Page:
Saxophonist John Coltrane’s saxophonist son playing with the bassist son of Coltrane Quartet bassist Jimmy Garrison might impress cynics as a gimmick, but everyone who heard the fireworks their ad-hoc trio (and, eventually, quartet) set off at this concert knows that it’s as far from a gimmick as can be. It is, instead, two friends who have known each other since childhood taking advantage of their deep rapport to create a music of intuitive reactions that is a very modern descendent of what their dads were doing half a century ago.
Originally, Ravi Coltrane and Matthew Garrison were scheduled to work with veteran drummer Jack DeJohnette, but the latter canceled due to a minor illness. Having heard what Jojo Mayer achieved with them on short notice, it was hard to feel disappointed by the change. DeJohnette has more star power, and he is certainly one of the greats, but my gut instinct is that Mayer, from the same generation as the co-leaders, is more naturally on their wavelength.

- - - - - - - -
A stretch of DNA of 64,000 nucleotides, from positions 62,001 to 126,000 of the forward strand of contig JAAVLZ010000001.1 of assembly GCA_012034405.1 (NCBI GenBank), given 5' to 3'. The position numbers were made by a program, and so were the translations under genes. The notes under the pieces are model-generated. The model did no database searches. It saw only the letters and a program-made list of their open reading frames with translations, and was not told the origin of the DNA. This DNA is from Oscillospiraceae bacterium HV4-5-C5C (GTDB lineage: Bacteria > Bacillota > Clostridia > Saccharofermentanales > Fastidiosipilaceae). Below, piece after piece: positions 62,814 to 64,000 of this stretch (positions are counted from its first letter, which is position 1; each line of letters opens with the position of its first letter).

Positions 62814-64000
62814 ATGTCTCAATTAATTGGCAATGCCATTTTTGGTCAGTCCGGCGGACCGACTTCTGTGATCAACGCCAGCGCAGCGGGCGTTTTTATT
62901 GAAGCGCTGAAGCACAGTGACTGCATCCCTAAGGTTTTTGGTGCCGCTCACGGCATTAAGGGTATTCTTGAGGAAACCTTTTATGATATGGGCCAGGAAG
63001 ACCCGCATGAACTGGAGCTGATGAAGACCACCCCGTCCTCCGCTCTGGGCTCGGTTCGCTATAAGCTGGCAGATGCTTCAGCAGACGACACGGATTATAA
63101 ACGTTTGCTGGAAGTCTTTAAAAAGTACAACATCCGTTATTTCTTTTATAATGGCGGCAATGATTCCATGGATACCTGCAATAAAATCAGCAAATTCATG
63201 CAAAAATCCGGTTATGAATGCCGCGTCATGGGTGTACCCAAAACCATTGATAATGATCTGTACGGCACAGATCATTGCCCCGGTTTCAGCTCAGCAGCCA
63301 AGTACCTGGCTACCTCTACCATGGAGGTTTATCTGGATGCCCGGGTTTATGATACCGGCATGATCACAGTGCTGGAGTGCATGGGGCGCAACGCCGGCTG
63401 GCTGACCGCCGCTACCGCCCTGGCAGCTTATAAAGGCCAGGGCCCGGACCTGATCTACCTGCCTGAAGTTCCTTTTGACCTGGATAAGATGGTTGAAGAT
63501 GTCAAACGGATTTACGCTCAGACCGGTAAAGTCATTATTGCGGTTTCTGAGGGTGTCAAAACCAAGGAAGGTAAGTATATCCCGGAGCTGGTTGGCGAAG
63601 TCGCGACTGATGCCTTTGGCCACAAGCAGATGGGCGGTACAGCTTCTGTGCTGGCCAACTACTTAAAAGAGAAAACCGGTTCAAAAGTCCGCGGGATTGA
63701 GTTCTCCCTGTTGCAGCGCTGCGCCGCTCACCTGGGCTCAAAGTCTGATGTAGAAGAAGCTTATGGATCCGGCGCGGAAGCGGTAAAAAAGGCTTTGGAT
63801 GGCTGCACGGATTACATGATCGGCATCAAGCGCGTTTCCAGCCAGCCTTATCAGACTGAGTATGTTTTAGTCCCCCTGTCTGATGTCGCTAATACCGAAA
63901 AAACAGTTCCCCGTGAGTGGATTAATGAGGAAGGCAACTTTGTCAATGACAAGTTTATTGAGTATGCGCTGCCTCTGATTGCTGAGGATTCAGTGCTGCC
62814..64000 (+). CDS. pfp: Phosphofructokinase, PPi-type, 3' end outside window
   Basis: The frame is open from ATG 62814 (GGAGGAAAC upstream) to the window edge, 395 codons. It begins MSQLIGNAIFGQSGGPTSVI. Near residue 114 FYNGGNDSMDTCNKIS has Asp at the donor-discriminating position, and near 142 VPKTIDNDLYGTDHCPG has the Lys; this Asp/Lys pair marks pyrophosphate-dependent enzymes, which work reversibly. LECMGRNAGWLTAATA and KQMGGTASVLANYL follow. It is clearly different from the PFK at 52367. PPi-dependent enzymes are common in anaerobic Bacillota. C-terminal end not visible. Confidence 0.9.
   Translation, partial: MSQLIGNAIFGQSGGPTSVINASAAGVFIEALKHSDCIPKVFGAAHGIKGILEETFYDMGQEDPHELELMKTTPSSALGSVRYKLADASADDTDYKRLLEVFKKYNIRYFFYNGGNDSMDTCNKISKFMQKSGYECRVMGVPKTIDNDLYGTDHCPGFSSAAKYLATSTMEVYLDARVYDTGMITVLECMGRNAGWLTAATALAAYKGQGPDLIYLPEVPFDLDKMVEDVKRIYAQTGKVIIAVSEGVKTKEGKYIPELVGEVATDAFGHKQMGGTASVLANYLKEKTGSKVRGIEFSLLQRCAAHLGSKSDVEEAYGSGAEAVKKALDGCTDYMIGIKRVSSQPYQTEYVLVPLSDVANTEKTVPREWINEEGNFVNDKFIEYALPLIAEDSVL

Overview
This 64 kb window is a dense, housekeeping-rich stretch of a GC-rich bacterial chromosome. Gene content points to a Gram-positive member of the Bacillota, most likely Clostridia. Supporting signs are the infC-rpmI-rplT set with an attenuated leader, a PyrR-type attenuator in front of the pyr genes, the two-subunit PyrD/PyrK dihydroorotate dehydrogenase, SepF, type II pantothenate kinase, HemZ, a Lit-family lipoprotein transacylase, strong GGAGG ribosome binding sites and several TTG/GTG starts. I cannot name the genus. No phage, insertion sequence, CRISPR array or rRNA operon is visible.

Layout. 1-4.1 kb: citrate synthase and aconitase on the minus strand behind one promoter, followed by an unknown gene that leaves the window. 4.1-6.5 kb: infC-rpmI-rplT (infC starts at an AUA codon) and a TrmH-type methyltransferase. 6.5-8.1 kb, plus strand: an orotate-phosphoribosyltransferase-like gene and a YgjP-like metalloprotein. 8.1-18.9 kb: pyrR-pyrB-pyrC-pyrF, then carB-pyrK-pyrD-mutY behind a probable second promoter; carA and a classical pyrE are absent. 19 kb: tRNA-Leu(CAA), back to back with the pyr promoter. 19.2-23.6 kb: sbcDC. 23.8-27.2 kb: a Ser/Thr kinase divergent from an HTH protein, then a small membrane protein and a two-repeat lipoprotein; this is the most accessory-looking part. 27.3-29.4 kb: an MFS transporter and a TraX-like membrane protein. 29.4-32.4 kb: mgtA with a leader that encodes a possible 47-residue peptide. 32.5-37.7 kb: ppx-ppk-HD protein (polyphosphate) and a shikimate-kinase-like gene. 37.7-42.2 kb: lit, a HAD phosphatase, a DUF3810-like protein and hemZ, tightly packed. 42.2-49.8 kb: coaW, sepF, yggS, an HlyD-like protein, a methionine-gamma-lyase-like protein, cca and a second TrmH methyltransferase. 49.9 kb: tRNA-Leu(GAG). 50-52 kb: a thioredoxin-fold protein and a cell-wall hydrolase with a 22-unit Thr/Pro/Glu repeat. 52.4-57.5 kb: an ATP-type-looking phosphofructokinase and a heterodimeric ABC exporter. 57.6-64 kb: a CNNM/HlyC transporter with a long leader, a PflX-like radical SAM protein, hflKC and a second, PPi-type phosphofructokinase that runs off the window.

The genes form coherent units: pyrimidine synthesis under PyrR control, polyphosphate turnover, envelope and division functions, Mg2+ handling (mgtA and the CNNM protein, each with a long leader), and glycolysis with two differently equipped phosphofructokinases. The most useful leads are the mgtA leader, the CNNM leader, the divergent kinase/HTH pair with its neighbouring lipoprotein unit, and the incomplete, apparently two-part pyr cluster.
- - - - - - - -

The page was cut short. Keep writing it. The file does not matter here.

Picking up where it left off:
Their set kicked off with Garrison, one of the masterminds behind the new venue ShapeShifter Lab, playing chords on his electric bass that were so fatly sustained that he sounded like a synthesizer. Coltrane, on tenor sax, then entered very atmospherically, conveying a free-jazz feeling even while playing tonally, then getting a little wilder with some ululating lines. Mayer’s entrance began with disjointed sounds that gradually cohered into a slow, steady beat. As Coltrane began playing more actively, Garrison switched to more horizontal bass lines, but displayed so many different timbres that he in no way seemed subordinate as Coltrane reached a fever pitch.